Yesterday I planted starts in plastic cells for transplant.
The plastic cells I used for these new starts were meant to belong in plastic trays. I am currently using all the plastic trays for micro greens. To create a replacement holder I lined a re-purposed bread tray with the plastic cut from the spent soil bags. Each tray fits about 150 starts that can all be moved together. I have 2.
For the seed start mixture that filled the cells, I combined; peet moss, mushroom compost and our garden bed soil.
The moon is nearing the end of the second phase in the sign of Taurus. This phase is ideal for above ground crops while the sign is favorable for short sturdy growth. I planted Super Red Cabbage, Denali Cabbage, Collards, Arugula, Leaf Lettuce, Creole Onion, and Bolero Carrots. These seem to be ideal candidates for the astral influence.
I am keeping the starts in a compost heated greenhouse. The bottom is piled 1/8-1/4 high with compost on all sides. As the leaves fall off, the compost gets higher and the sunlight lasts longer. Providing a warmer and more stable temperature.
Happy Halloween, eat local leafy greens to counter the mass produced processed candy you might indulge in this week.
Yesterday as the moon began decreasing in fullness and entered into the third phase under a water sign, we planted Red Ace Beets with Dwarf Siberian Kale as companions, more Sugar Snap Peas under a trellis, and a fresh seed crop of All-Star Lettuce (includes Green Oakleaf, Red Oakleaf, Green Romaine, Red Romaine, Lollo Rossa, and Redleaf) to endure our Texas winter. We added more drip lines to insure even saturation which is very important to prevent seedlings from drying out.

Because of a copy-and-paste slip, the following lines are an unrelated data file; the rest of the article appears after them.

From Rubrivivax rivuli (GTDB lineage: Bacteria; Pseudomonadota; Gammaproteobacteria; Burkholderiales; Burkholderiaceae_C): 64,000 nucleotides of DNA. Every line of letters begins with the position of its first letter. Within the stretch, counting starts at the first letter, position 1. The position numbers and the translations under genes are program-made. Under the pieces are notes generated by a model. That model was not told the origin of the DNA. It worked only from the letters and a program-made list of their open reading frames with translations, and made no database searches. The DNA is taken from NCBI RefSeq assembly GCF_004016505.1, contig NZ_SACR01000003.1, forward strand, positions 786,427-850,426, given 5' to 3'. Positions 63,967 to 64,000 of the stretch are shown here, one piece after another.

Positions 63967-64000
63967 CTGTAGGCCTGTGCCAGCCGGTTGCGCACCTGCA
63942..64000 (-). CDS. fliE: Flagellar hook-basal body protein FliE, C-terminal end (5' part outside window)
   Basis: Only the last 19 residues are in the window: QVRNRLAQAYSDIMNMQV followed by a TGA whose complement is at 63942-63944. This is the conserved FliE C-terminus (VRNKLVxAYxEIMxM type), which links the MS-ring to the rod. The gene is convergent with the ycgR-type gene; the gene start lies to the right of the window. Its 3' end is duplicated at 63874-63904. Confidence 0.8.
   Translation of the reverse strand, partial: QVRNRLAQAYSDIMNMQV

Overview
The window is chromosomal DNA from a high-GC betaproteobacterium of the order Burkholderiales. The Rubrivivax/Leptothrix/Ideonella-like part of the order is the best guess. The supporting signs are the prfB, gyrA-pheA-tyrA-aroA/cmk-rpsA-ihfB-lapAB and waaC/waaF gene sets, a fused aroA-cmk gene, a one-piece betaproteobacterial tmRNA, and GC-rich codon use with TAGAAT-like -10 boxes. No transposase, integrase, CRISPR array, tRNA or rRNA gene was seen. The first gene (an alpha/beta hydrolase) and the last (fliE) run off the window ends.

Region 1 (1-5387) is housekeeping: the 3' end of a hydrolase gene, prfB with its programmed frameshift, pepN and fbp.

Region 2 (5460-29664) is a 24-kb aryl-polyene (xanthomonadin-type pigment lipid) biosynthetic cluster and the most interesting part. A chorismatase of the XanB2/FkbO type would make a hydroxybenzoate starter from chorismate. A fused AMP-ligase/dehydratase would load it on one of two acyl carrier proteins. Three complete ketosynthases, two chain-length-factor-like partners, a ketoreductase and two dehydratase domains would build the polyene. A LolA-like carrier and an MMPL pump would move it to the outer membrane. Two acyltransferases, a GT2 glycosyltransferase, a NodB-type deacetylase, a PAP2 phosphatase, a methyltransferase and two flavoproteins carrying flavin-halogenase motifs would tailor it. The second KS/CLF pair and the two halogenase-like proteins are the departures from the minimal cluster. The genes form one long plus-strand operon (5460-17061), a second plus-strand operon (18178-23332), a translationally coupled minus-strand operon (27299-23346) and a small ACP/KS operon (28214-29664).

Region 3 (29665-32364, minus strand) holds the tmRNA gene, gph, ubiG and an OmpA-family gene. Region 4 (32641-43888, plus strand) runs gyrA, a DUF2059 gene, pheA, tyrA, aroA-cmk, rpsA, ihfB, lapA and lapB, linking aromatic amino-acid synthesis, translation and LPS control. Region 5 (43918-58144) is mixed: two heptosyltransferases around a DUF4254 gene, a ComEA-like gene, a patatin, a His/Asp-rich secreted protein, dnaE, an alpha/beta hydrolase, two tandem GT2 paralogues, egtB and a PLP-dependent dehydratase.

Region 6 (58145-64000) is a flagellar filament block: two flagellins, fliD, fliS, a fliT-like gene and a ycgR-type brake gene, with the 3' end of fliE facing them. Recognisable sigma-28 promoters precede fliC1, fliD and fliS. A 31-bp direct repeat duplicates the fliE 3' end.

The Sugar Snap Peas are producing pods, and we have large green tomatoes I am waiting to see ripen. The tomatillos are abundant. Cucumbers fruits are appearing. Peppers are growing large and ripening with color.
This Saturday we will have All-Star Lettuce, and a 13 seed blend of micro-greens for certain.
Harvested this evening; bell, jalapeno, anaheim, banana peppers, arugula, okra, three micro green varieties, two squash, three eggplant, a few green beans, and a couple tomatillos. We expect larger returns in the coming weeks. Get it 9-sell out, Saturday, Carroll Blvd. and Mulberry.
What a lovely Tuesday to be outside or to roll the windows down. We have been researching and gathering supplies to cultivate mushrooms. Tending to our wide variety of micro greens and keeping the newly planted seeds happy.
Matt has been researching and accumulating the items needed to start our mushroom grow operation. Although we have a lot of trial and error going on, we find it very important to thoroughly research so that we will only buy the correct things once, and to prevent hazards. Today we obtained our substrate sterilization barrel (a recycled orange-juice drum), grow containers (buckets), and the supplies to build an air filtration box (air filters and lumber). The mushroom spawn should be arriving this week and we will be ready for it. We have learned that the mushrooms we are going to try first (Oyster) does not have a very long shelf life and this is why it is not often seen in grocery stores. We chose these mushrooms to start with because they are prolific and are good for beginners. Once we get a feel of it we will attempt different strains.